http://www.bbc.co.uk/programmes/b006qxx9/episodes/player

Interesting episodes:

http://www.bbc.co.uk/programmes/b07bzdjy

 

Brain Matters

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Interviews with speakers mostly covering molecular and systems neuroscience

http://brainpodcast.com

Interesting episodes:
Enhancing cognition with video games: https://tmblr.co/Zxdhyr28KX4Jh

 

Invisibilia

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A spin-off from the makers of Radiolab. This show focuses on ‘the invisible forces that shape our lives’ with stories around sociology, anthropology, psychology, and neuroscience.

http://www.npr.org/podcasts/510307/invisibilia

 

Nature Podcast

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The Nature podcast provides a great overview of the latest developments in science. In addition to brief summaries of the main articles in the current issue of Nature, the podcast contains interviews and comments from the main authors of these studies. The News & Views segment presents quick summaries of what’s happening all across science.

http://www.nature.com/nature/podcast/

 

Radiolab

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This podcast features a variety of stories that cater to various interests – think of long-form articles in the New Yorker, but for listening. Radiolab often features episodes on science around current and special interest topics.

http://www.radiolab.org

Interesting episode:
http://www.radiolab.org/story/235337-how-grow-your-brain/

 

The Brain Science Podcast

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This podcast contains interviews with eminent researchers in neuroscience and neurology.

http://brainsciencepodcast.com

Interesting episodes:
http://brainsciencepodcast.com/bsp/review-of-the-great-brain-debate-bsp-4.html http://brainsciencepodcast.com/bsp/brain-science-podcasts-first-six-months-bsp-14.html
http://brainsciencepodcast.com/bsp/review-proust-and-the-squid-the-story-and-science-of-the-rea.html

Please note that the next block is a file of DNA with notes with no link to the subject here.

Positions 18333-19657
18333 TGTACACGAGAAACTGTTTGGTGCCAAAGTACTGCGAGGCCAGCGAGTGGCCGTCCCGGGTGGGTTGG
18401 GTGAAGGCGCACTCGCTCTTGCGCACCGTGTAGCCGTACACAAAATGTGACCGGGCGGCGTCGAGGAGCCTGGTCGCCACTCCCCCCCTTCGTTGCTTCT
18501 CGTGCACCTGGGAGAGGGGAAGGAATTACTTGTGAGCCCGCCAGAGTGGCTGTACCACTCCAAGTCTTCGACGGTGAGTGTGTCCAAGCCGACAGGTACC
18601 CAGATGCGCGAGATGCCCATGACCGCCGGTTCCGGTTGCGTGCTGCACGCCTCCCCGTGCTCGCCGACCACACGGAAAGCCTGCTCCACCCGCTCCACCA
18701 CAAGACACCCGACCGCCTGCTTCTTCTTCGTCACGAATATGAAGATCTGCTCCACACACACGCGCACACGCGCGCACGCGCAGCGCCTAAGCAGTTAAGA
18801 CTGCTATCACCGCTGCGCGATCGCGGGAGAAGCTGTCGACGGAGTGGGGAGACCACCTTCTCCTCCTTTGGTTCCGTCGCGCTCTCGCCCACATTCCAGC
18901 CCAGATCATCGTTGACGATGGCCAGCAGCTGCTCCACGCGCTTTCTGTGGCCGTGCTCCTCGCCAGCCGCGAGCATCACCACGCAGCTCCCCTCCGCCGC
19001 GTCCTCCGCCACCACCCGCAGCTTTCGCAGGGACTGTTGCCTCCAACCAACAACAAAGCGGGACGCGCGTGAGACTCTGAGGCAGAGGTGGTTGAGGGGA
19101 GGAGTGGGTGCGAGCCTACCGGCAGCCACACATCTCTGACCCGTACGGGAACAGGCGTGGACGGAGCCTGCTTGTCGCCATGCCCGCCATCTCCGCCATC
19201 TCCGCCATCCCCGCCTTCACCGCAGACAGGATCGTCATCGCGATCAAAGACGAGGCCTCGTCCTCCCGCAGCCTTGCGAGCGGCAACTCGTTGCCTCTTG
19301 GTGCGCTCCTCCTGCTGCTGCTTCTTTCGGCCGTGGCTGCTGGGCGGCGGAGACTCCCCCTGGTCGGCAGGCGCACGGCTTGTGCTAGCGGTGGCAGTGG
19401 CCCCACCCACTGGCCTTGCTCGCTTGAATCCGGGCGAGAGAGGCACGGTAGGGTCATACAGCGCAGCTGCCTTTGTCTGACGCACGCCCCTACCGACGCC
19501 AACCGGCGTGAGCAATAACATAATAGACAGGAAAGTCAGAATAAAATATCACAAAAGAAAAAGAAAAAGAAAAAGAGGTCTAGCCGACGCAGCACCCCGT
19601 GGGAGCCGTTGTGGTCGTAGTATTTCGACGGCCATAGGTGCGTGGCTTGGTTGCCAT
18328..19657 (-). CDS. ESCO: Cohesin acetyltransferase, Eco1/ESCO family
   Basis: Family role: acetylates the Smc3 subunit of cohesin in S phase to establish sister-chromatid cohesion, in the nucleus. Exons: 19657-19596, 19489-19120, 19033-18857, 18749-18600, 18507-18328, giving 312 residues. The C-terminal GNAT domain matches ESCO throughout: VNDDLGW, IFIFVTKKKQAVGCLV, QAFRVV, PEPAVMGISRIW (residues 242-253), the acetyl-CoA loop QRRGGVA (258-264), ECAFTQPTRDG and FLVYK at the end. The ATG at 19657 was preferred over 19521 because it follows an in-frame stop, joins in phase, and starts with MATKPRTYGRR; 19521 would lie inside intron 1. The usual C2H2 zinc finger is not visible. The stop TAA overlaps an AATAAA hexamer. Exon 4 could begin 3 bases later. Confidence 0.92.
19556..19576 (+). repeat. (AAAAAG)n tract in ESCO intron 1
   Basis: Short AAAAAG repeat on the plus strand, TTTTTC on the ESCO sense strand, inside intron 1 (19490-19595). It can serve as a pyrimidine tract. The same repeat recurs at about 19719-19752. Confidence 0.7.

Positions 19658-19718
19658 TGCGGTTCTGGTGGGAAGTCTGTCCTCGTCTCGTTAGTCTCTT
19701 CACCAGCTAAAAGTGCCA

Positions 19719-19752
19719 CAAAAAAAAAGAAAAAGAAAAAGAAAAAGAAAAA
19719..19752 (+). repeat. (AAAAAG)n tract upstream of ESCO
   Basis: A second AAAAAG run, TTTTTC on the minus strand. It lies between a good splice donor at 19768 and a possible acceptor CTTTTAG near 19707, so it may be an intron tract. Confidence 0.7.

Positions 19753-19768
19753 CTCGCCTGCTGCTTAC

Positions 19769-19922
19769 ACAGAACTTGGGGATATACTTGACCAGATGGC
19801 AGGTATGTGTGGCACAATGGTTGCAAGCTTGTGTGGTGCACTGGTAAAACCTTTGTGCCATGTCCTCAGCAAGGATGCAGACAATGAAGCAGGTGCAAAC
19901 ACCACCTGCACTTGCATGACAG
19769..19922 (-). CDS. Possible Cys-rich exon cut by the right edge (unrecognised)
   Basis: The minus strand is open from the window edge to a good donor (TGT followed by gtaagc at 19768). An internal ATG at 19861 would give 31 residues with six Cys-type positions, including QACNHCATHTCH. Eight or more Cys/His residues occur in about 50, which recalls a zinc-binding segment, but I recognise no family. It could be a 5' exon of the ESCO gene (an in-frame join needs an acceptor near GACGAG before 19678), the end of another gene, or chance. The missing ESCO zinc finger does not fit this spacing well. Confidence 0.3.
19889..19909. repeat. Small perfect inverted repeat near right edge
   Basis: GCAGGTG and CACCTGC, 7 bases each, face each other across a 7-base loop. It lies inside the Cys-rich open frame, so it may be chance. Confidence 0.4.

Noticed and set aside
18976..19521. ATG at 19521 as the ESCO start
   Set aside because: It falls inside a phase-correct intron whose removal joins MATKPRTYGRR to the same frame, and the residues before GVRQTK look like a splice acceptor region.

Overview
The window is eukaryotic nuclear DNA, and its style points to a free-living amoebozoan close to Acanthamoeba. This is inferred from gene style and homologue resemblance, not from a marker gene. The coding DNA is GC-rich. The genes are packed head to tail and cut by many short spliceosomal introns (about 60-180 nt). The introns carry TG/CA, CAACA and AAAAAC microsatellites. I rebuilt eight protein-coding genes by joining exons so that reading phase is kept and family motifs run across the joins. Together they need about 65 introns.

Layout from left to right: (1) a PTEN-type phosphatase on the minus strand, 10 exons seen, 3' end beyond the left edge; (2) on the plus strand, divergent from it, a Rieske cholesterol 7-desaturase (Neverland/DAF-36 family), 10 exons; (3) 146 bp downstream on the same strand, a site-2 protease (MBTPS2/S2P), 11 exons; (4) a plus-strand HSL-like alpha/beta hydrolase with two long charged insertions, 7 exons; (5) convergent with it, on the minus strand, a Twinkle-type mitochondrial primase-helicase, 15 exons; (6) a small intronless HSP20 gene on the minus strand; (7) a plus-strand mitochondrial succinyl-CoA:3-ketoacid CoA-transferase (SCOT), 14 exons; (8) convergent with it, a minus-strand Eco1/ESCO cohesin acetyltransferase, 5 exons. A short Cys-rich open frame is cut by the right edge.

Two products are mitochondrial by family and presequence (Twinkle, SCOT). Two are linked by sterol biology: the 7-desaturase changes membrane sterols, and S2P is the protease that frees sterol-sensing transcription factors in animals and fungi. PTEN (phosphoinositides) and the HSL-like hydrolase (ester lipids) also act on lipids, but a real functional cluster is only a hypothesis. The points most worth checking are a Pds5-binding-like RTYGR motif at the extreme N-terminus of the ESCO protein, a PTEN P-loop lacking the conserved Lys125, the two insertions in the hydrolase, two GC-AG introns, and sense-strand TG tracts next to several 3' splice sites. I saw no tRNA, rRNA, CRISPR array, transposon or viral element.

Picture credits: Podcast pictures were taken from the websites of each podcast as referenced. The feature image was taken from https://www.scienceworld.ca/sites/default/files/styles/featured/public/images/brain_headphones_image.jpg?itok=g-1kCvgV

The developmental cognitive neuroscience of the Great British Bake-off – Part II

The days are getting shorter, leaves are starting to fall, and a new season of the Great British Bake Off is upon us. We watched as this year’s contestants battled with batter, broke down over bread, crumbled before biscuits, and were torn by torte. One of the most difficult parts of the programme is the technical challenge. In order to succeed, the contestants have to create a perfect bake given the ingredients and basic instructions. The instructions can be extremely sparse. For example, the instructions for the batter week challenge just read ‘make laced pancakes’. This illustrates one of the fundamental challenges that face us in many situations in everyday life. We often have an abstract higher goal, a metaphorical laced pancake, and have to break it down into the necessary steps that get us to that goal, e.g. weight flour, sift flour, crack eggs and mix with flour etc.

The ability to plan is also important outside the Bake-off tent. Anyone who tried getting a four-year-old to bake will know that is also an ability that we are not born with but develop over time. Unfortunately, planning is not usually tested using baking challenges in developmental psych labs due to health & safety concerns among other reasons. Instead, clever games like the Tower of London task [1] are used (Shallice, 1982). In this test, the participant is presented with three pegs and a number of disks of varying sizes. The participant has to create a tower of disks according to a template by arranging the disks in the fewest moves possible while keeping all disks on the pegs and not placing a larger disk on top of a smaller one.

OLYMPUS DIGITAL CAMERAFigure: Illustration of the Tower of London task. Please contact us if you are interested in implementing this task using macarons and sponge fingers